WASHINGTON — The Supreme Court, tackling a stark church-state issue dear to President Bush, agreed yesterday to decide whether the Constitution permits using taxpayer dollars to pay religious-school tuition.
The court will hear challenges sometime early next year to a 6-year-old school-voucher program involving 3,700 children in Cleveland. A ruling is expected by summer.
Supporters hope the conservative-led court will use the case to broaden its recent trend of approving limited uses of taxpayer money at religious schools. Opponents, too, say the court's ruling could be a landmark.
"This is probably the most important church-state case in the last half-century," said Barry Lynn, executive director of Americans United for the Separation of Church and State.
The case poses a direct query about the Constitution's position on government money and religion. Recent church-state cases, while important, have explored more peripheral matters, such as whether a prayer group may meet in a public-school building.
In its coming term, which begins Oct. 1, the court also said it would rule on several other cases:
• Public housing: The justices agreed to decide whether a national policy that evicts public-housing tenants for a single drug offense is too harsh. Critics say the policy punishes innocent family members for the wrongdoing of one resident.
• Death penalty: The court will rule on whether it is constitutional to execute the mentally retarded.
• Illegal immigrants: The court agreed to decide if a company should be forced to pay an illegal immigrant employee fired for supporting a union. The National Labor Relations Board had urged the court to let stand a ruling in favor of the fired worker.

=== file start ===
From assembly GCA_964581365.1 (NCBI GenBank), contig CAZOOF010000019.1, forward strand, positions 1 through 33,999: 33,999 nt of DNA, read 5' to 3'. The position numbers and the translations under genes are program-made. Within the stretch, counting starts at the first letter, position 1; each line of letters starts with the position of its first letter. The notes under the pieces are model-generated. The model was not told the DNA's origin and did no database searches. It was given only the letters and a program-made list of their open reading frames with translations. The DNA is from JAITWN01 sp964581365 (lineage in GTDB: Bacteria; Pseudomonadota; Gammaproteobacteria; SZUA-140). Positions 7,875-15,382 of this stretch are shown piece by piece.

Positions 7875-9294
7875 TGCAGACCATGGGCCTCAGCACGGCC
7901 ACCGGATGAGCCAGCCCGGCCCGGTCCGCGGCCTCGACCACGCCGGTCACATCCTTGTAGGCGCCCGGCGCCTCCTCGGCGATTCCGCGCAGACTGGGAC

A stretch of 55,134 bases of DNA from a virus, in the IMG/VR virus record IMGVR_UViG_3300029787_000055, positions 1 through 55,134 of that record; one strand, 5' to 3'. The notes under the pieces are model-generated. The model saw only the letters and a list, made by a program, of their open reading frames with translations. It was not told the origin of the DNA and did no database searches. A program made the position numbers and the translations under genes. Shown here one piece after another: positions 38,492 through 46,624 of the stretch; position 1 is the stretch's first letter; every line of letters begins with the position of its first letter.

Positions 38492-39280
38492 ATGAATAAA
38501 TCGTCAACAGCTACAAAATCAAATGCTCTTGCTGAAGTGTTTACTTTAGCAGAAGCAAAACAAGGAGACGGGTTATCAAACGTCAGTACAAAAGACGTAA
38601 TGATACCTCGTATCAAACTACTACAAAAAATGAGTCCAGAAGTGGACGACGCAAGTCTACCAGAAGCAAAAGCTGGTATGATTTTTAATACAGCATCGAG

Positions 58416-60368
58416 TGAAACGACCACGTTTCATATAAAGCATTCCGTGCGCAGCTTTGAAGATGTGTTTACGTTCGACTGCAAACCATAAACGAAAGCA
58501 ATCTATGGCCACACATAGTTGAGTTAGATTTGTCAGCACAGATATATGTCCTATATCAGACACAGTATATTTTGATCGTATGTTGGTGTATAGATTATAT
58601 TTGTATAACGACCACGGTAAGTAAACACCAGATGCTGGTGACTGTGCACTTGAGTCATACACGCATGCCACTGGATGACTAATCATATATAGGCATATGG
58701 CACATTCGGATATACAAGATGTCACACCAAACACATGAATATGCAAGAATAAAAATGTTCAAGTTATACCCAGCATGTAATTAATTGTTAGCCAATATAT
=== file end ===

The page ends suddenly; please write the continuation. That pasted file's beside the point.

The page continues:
• Social Security: The justices will review whether people can still qualify for Social Security disability payments if they are able to hold a job within a year of suffering the disability.
Vouchers let parents use government subsidies to pay at least some of the tuition at private and parochial schools. In Ohio, parents can get up to $2,500 in tuition help. All but a handful of the schools participating in the Ohio program are religious.
Supporters say vouchers, also known as school choice, give children an escape from eroded and dangerous public schools, give public schools incentive to improve and give parents some control over bureaucracies.
Political opponents, including teachers unions and most congressional Democrats, say vouchers siphon precious public money from the neediest schools.
Vouchers were a centerpiece of Bush's education-campaign platform. But there was not enough Republican support for the idea when Congress recently passed a sweeping education-reform package, and the idea was shelved temporarily.
The court last ruled on vouchers directly in 1973. It struck down a school-voucher program because public money went to "subsidize and advance the religious mission of sectarian schools."
The court has become more conservative since then and has allowed pro-voucher decisions from lower courts to stand. It also has allowed government aid to religious schools for things such as computers and remedial tutoring.